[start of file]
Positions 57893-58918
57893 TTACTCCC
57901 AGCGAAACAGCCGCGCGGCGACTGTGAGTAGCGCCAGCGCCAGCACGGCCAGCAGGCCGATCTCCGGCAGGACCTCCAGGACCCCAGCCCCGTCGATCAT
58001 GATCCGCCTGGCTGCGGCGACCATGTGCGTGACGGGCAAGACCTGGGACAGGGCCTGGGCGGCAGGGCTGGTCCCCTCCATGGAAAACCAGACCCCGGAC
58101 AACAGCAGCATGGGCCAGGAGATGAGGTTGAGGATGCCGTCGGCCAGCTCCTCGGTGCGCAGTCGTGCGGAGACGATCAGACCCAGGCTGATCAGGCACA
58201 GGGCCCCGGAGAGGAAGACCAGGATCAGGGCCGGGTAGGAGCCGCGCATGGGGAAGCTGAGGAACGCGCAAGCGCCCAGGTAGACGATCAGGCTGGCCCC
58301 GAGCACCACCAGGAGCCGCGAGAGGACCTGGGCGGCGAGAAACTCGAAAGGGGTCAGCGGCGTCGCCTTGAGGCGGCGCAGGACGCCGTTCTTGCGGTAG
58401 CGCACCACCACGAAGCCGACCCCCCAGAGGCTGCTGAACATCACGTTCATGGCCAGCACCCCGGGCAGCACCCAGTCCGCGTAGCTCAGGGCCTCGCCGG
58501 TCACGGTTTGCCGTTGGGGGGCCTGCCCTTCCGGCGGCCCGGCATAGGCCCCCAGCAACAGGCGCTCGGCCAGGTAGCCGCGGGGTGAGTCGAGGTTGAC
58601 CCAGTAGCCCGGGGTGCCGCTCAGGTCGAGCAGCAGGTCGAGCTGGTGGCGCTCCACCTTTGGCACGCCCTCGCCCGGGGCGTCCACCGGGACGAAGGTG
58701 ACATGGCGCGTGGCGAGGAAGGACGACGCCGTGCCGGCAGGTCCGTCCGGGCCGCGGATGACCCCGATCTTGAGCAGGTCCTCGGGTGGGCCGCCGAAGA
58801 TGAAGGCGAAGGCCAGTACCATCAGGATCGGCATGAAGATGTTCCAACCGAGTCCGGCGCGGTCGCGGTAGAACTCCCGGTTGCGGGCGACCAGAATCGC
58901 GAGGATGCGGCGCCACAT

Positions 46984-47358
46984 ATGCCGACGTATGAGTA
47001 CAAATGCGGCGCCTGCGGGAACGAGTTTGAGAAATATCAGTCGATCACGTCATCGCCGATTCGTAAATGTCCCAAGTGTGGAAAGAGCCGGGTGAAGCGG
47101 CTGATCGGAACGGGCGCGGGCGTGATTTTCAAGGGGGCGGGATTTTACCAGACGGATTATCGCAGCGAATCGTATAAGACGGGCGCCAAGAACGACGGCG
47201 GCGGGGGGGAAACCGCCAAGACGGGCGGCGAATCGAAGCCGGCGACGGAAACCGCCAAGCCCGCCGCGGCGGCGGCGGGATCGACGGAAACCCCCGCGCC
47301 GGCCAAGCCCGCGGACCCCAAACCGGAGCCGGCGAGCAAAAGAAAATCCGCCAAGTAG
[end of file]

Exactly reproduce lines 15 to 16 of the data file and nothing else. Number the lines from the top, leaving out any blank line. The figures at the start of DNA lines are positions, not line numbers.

46984 ATGCCGACGTATGAGTA
47001 CAAATGCGGCGCCTGCGGGAACGAGTTTGAGAAATATCAGTCGATCACGTCATCGCCGATTCGTAAATGTCCCAAGTGTGGAAAGAGCCGGGTGAAGCGG